Statistical Jeopardy Wins, Mobile Taxonomy, Geodata Mystery, and Machine Learning Blog
- What is IBM’s Watson? (NY Times) — IBM joining the big data machine learning race, and hatching a Blue Gene system that can answer Jeopardy questions. Does good, not great, and is getting better.
- Google Lays Out its Mobile Strategy (InformationWeek) — notable to me for Rechis said that Google breaks down mobile users into three behavior groups: A. “Repetitive now” B. “Bored now” C. “Urgent now”, a useful way to look at it. (via Tim)
- BP GIS and the Mysteriously Vanishing Letter — intrigue in the geodata world. This post makes it sound as though cleanup data is going into a box behind BP’s firewall, and the folks who said “um, the government should be the depot, because it needs to know it has a guaranteed-untampered and guaranteed-able-to-access copy of this data” were fired. For more info, including on the data that is available, see the geowanking thread.
- Streamhacker — a blog talking about text mining and other good things, with nltk code you can run. (via heraldxchaos on Delicious)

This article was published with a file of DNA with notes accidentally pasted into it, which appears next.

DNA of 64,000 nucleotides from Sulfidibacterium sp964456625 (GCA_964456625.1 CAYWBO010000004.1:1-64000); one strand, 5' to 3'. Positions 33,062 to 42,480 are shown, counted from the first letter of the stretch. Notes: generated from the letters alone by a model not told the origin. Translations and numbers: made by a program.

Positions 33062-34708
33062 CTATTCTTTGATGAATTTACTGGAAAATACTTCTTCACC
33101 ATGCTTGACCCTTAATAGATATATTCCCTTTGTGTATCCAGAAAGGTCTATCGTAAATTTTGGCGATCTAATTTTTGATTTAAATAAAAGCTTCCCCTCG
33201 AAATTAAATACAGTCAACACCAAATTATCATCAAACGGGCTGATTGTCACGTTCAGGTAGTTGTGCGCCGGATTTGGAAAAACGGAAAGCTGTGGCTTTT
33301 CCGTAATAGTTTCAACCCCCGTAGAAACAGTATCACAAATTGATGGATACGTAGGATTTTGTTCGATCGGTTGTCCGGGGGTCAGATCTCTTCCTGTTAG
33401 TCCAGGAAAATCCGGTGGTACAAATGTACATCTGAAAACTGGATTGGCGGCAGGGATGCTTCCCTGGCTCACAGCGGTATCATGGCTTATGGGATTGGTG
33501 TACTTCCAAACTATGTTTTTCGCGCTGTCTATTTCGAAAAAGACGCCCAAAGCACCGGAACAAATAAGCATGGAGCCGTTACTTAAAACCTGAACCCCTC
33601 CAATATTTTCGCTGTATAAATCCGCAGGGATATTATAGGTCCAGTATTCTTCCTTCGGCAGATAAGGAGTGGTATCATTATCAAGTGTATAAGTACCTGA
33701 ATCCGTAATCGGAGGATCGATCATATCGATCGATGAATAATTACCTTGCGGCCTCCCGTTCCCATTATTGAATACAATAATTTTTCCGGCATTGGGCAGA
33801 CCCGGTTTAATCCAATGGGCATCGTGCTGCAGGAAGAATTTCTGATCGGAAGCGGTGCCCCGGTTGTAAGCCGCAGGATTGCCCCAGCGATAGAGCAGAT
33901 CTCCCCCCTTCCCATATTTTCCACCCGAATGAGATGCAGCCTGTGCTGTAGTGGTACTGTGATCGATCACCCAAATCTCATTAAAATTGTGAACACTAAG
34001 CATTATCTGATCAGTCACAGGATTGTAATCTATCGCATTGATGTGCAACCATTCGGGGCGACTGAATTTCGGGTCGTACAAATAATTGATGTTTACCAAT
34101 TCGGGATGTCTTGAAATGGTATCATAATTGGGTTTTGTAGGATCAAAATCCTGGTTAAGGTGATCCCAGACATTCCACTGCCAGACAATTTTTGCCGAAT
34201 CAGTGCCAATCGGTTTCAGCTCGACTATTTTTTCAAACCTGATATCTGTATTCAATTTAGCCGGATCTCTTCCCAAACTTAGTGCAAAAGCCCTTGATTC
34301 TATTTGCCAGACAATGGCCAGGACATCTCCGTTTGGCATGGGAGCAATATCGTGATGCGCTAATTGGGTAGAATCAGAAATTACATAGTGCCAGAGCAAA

8-Bit HTML5 Games, Cloud Morality, Global Data, Geo-tagged Notes
- Google Government Requests Tool –moving services into the cloud loses you control and privacy (see my presentation on the subject), and one way is by making your mail/browser history/etc. easier for law enforcement to get their hands on. There’s new moral ground here for service providers in what services they build, how they design their systems, and how they let people make informed choices. Google is one of the few companies around that are taking actions based on an analysis of what’s right, and whether or not they fall short of your moral conclusions on the subject, you have to give them credit for responding to the moral challenge. Compare to Facebook whose moral response has been to reduce user control over the use of their data.